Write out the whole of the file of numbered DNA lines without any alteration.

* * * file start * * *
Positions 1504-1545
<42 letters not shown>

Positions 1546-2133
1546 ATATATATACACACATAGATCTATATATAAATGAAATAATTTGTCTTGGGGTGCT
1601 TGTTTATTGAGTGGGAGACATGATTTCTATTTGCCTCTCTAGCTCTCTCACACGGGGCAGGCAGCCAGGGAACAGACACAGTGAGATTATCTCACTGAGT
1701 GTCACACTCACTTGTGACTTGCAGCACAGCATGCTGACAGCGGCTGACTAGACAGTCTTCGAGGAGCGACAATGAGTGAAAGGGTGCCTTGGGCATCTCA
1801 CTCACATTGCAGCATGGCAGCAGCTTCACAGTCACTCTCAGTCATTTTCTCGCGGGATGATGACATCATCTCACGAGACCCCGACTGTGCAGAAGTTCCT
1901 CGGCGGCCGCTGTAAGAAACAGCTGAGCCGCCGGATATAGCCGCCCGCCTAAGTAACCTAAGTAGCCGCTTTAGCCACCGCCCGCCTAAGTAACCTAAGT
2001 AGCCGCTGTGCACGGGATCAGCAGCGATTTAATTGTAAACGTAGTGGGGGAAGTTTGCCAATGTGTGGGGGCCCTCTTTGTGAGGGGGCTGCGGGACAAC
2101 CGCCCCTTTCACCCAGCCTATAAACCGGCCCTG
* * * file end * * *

Positions 1504-1545
<42 letters not shown>

Positions 1546-2133
1546 ATATATATACACACATAGATCTATATATAAATGAAATAATTTGTCTTGGGGTGCT
1601 TGTTTATTGAGTGGGAGACATGATTTCTATTTGCCTCTCTAGCTCTCTCACACGGGGCAGGCAGCCAGGGAACAGACACAGTGAGATTATCTCACTGAGT
1701 GTCACACTCACTTGTGACTTGCAGCACAGCATGCTGACAGCGGCTGACTAGACAGTCTTCGAGGAGCGACAATGAGTGAAAGGGTGCCTTGGGCATCTCA
1801 CTCACATTGCAGCATGGCAGCAGCTTCACAGTCACTCTCAGTCATTTTCTCGCGGGATGATGACATCATCTCACGAGACCCCGACTGTGCAGAAGTTCCT
1901 CGGCGGCCGCTGTAAGAAACAGCTGAGCCGCCGGATATAGCCGCCCGCCTAAGTAACCTAAGTAGCCGCTTTAGCCACCGCCCGCCTAAGTAACCTAAGT
2001 AGCCGCTGTGCACGGGATCAGCAGCGATTTAATTGTAAACGTAGTGGGGGAAGTTTGCCAATGTGTGGGGGCCCTCTTTGTGAGGGGGCTGCGGGACAAC
2101 CGCCCCTTTCACCCAGCCTATAAACCGGCCCTG